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More Charges Come Raining Down on Ex-D.C. Suburban County Exec Jack Johnson

Jack Johnson/wusa

By Allan Lengel
ticklethewire.com

WASHINGTON — Jack Johnson, who in his final weeks as a county executive in suburban Washington got busted on a wiretap advising his wife to hide evidence as FBI agents knocked on the door, was indicted Monday on charges of conspiracy, extortion, tampering with a witness and evidence and taking more than $200,000 in bribes.

The indictment against former Prince George’s County Executive Jack B. Johnson, 61, highlighted the rampant corruption in one of the most affluent  African-American majority counties in the nation. Johnson, a former state’s attorney in Prince George’s County, and his wife, a newly elected county council member,  were originally arrested in November on a criminal complaint for evidence tampering.

“Pay-to-play government is not democratic government,” Baltimore U.S. Attorney Rod J. Rosenstein said in a statement. “Anyone who seeks benefits or approvals from the government should be evaluated on the merits, without being extorted for payments or losing out to competitors who pay bribes. Government employees flagrantly abuse the public trust when they take money in return for official acts.”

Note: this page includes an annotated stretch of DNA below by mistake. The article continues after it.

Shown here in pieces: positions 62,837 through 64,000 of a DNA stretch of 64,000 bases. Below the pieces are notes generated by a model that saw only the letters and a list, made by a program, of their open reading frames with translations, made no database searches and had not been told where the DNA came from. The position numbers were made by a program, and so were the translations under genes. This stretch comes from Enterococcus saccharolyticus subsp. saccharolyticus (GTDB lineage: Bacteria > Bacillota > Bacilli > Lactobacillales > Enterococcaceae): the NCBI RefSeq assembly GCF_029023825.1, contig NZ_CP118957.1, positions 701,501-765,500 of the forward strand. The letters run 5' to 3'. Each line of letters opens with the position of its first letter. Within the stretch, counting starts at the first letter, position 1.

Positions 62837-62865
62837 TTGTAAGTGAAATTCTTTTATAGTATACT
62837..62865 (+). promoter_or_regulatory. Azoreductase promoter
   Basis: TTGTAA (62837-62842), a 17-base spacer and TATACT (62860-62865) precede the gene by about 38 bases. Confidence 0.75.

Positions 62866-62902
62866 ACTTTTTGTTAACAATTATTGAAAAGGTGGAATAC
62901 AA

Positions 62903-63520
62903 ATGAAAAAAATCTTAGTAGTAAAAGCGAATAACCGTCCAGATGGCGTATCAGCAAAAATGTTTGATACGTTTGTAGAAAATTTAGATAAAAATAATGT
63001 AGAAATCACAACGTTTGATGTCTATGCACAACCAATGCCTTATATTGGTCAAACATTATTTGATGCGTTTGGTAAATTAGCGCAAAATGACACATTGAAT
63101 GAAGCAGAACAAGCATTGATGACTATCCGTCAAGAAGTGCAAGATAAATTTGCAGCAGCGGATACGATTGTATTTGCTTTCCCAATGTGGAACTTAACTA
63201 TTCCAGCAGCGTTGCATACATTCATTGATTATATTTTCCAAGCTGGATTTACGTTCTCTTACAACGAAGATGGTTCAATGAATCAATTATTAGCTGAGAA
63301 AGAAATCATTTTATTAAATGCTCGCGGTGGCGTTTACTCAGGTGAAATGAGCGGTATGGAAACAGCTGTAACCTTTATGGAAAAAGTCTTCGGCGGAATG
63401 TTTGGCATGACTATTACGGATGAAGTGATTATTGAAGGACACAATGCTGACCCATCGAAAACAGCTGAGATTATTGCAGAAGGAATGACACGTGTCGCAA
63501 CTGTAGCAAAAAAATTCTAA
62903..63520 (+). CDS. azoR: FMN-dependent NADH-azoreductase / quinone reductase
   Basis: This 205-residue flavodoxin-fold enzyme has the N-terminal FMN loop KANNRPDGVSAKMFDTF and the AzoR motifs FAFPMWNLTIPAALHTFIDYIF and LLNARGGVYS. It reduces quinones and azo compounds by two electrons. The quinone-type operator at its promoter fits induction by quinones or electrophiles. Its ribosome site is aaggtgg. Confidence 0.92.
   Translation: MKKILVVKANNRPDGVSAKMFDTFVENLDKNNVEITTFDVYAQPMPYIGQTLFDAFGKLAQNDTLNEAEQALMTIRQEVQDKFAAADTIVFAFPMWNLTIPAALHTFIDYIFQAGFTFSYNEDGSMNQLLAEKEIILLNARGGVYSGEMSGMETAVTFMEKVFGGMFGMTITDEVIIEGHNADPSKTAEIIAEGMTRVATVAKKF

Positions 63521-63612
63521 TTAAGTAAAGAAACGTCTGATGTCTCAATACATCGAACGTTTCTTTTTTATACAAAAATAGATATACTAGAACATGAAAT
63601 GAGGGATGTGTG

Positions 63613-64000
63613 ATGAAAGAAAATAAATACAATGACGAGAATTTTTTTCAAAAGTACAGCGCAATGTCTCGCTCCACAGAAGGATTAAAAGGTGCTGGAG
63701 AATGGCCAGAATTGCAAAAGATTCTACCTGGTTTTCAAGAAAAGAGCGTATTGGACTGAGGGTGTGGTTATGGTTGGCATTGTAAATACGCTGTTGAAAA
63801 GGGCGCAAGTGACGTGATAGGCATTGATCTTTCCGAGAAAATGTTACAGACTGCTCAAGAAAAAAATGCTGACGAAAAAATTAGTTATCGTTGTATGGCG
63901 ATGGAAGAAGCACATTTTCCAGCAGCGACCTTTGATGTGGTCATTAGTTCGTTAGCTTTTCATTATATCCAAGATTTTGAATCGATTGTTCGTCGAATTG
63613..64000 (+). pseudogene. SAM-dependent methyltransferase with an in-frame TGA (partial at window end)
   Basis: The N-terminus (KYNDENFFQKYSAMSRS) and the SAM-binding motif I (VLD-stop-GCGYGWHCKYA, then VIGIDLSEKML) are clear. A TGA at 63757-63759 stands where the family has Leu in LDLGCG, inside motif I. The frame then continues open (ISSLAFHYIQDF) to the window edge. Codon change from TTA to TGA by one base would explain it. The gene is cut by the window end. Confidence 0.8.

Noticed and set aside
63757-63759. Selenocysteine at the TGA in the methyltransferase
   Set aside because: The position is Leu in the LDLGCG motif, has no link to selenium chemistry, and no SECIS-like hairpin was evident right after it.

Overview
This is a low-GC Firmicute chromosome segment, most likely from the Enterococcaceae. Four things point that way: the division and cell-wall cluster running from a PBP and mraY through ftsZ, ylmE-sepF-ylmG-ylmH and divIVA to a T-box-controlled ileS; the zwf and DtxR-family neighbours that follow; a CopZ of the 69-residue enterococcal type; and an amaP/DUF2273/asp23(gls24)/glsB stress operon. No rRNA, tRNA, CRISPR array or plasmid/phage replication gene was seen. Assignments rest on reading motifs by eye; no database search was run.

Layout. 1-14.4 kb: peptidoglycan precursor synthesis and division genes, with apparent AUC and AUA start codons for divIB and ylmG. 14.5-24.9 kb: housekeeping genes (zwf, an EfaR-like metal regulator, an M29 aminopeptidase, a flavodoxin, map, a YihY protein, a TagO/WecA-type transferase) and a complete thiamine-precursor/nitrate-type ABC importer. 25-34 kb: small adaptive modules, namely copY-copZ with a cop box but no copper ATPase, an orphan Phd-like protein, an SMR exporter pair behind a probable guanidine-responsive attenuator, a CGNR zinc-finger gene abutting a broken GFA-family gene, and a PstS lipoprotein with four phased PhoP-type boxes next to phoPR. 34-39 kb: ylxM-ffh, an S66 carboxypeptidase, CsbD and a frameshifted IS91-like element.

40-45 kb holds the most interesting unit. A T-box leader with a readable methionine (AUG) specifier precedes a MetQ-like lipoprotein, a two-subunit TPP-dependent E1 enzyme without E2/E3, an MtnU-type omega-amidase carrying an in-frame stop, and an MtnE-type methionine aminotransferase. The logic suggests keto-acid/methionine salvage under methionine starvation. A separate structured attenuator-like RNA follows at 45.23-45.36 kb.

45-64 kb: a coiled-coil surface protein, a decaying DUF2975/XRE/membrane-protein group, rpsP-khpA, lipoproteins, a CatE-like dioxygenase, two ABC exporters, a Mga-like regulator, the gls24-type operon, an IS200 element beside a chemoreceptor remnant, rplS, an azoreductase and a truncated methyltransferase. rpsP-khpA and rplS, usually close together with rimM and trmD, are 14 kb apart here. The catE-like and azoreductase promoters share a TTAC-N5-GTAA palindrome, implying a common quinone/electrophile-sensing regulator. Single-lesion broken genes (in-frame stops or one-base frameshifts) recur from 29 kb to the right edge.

Authorities said the eight count indictment filed in Greenbelt, Md., alleges that between 2003 to Nov. 12, 2010, Johnson conspired with others, including Amrik Singh Melhi, who owned a number of liquor stores in Maryland; commercial and residential developers; other public officials; candidates for elected office; and others ” to accept bribes in exchange for Johnson and other public officials using their influence and agreeing to perform favorable official actions, to benefit Amrik Melhi, developers, business people, and their companies.”

The indictment alleges that  campaign contributions above state legal limits were made by Amrik Melhi, developers and others to Jack Johnson, his wife, Leslie Johnson, a county council member and other candidates.  The indictment alleges that Johnson and other state and local elected officials failed to report the excess contributions.

Authorities also alleged that  Johnson received cash and checks, including a $100,000 check, and other benefits from developers in return for his help in securing funds for projects.

The indictment also alleges that Johnson, jut before his arrest on Nov. 12, told his wife via phone to destroy a $100,000 check provided by a developer and to hide a large amount of cash in her underwear as agents knocked on the door.

After gaining entry to the home, agents recovered about $79,600 form the wife’s underwear. She has been charged in a criminal indictment with tampering with a witness and evidence, but was not named as a defendant in the indictment.

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